Lennox heat pump giving you trouble? You may be able to solve the problem yourself with our Lennox heat pump troubleshooting tips. We’ve listed simple fixes for some common issues below.
But if you’re not feeling up to the challenge, no worries! A skilled HVAC technician can identify the source of trouble and get your system working again.
Don’t want to deal with DIY?
Lennox heat pump is not turning on
First, check your thermostat. Make sure it’s set appropriately for the season. In summer, choose “cool.” In winter, choose “heat.” Set it to “on” instead of “auto.” Most heat pumps have a 5-minute time delay, so wait momentarily to see if that makes the heat pump start.
If the thermostat isn’t the problem, locate the defrost control board on the outdoor unit. The board will flash LED lights to signal different fault codes. Check to see if the board is flashing a code.
Next, check your electrical box to see if a circuit’s tripped. If it has, reset it. If it hasn’t, try turning the circuit to the heat pump off and back on.
If the fan on your compressor (the big outdoor unit) is working, turn your thermostat’s “emergency heat mode” on. Raise the temperature setting to two degrees above the current indoor temperature. Give it a few minutes. If it feels like heated air is coming out of your indoor registers, the issue is with your outdoor compressor. If you don’t feel warm air, the issue is likely with your thermostat or air handler (the indoor component that blows air through your ducts).
Armed with that information, call a professional for help. They can pinpoint the exact part that’s malfunctioning and repair or replace it.
Lennox heat pump is not blowing hot or cool air
Check the thermostat. Set it to the temperature you desire. If you want AC, select “cool.” If you want heat, select “heat.” If you set the mode to “on” instead of “auto,” the heat pump will blow air constantly, even when not actively heating or cooling.
Try the opposite of what you want – If your system isn’t cooling, set it to heat to see if that works, and vice versa. If it’s doing one thing and not the other, your reversing valve is likely stuck. Call a technician. Repairing this part is a job for an expert.
Check the coils on both your outdoor compressor and indoor air handler. You may need to use a screwdriver to remove the external covers. If the coils (the metal tubing that zigzags back and forth) look frozen, your problem is a refrigerant leak. Call a professional who can find the leak and replace the lost refrigerant.
If you can access your ductwork, look inside for blockages or holes, especially at joints in the ducts. You may be able to partially view your ducts by removing the registers from your vents and looking inside with a flashlight. If you find debris causing a clog, remove it. And if you see a hole, repair it with aluminum UL181 tape or sealant. If you can’t access your ductwork and you suspect that may be the problem, you can hire a duct cleaning service to ensure they’re in top condition.
Call an HVAC expert if these Lennox heat pump troubleshooting tips don’t help you pinpoint the problem. They can figure out what’s going on.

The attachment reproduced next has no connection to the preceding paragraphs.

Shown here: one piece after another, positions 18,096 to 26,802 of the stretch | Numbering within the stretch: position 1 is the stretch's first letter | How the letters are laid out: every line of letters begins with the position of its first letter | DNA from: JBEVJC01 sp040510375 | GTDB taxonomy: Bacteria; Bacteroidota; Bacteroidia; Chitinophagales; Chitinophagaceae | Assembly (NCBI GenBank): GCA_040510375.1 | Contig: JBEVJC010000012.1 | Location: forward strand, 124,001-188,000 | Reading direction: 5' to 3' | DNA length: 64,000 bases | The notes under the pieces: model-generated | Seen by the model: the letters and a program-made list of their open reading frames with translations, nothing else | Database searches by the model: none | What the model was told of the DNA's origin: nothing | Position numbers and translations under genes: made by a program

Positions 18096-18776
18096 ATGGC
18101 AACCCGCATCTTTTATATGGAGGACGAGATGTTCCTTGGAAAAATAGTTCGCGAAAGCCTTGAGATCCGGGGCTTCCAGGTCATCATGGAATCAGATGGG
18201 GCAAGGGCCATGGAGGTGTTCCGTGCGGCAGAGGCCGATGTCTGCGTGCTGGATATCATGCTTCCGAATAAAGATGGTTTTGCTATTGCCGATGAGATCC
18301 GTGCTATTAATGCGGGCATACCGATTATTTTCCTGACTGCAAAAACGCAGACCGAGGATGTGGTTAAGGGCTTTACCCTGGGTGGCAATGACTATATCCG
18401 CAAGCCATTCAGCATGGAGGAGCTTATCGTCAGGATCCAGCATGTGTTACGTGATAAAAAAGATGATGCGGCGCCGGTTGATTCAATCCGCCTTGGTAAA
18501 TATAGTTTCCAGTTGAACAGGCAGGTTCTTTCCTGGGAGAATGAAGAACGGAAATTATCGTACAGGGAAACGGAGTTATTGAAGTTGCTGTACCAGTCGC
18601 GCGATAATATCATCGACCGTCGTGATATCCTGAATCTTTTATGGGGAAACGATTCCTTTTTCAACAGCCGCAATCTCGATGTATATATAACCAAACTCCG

Lennox heat pump is frozen
There are three common reasons your heat pump freezes: It’s cold out, the heat pump outdoor fan is broken, or the filter is restricting air flow. It’s possible that you could have a refrigerant leak, but a simpler explanation is more probable.
Heat pumps have a defrost cycle to melt frost on the outdoor unit. It should kick on automatically. If it hasn’t come on, you can turn it on manually. This process varies by model, so refer to your user’s manual for instructions.
Do not attempt to break away ice with a sharp object – this may damage the heat pump. If the defrost mode isn’t working, call an HVAC technician.
If your heat pump is frozen and it’s not because of the weather outside, call a professional to help. You likely have a refrigerant leak. Your technician can repair the leak and refill the refrigerant.
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Lennox heat pump is making noises
If you hear a whistling sound inside when your air handler is blowing, it may be coming from your ducts. If you think that’s the case, you probably have a leak in your ductwork. Call an air duct cleaning and repair company to service your ducts.
If you hear a rattling or clicking sound coming from your outdoor compressor or your inside air handler, turn off the circuit breaker associated with the unit. Remove the cover – you may need to unscrew it with a screwdriver. Wear protective gloves and feel around the unit to ensure there aren’t loose parts. Remove any debris inside, like sticks, leaves, rocks, or small toys. Check that all bolts and screws are in place and tightened.
If you hear other noises, such as screeching, thumping, or humming, turn off your system so it’s not further damaged. Call an HVAC technician to see what’s up. You likely have a problem that’s not DIY-able.
Lennox heat pump troubleshooting resources
There’s a Lennox heat pump troubleshooting tool to help identify and fix issues with your system. Lennox also has a product literature look-up on its site, where you can find the owner’s manual for your model. These Lennox troubleshooting resources may help you identify parts and determine whether your issue is a DIY fix or not.
Our website also has a guide listing the most common heat pump problems and how to avoid them. It may give you more troubleshooting inspiration.
If you’ve tried all our Lennox heat pump troubleshooting tips and still can’t solve the problem, consider calling a professional. A technician can also perform troubleshooting for you if you prefer not to do it yourself.
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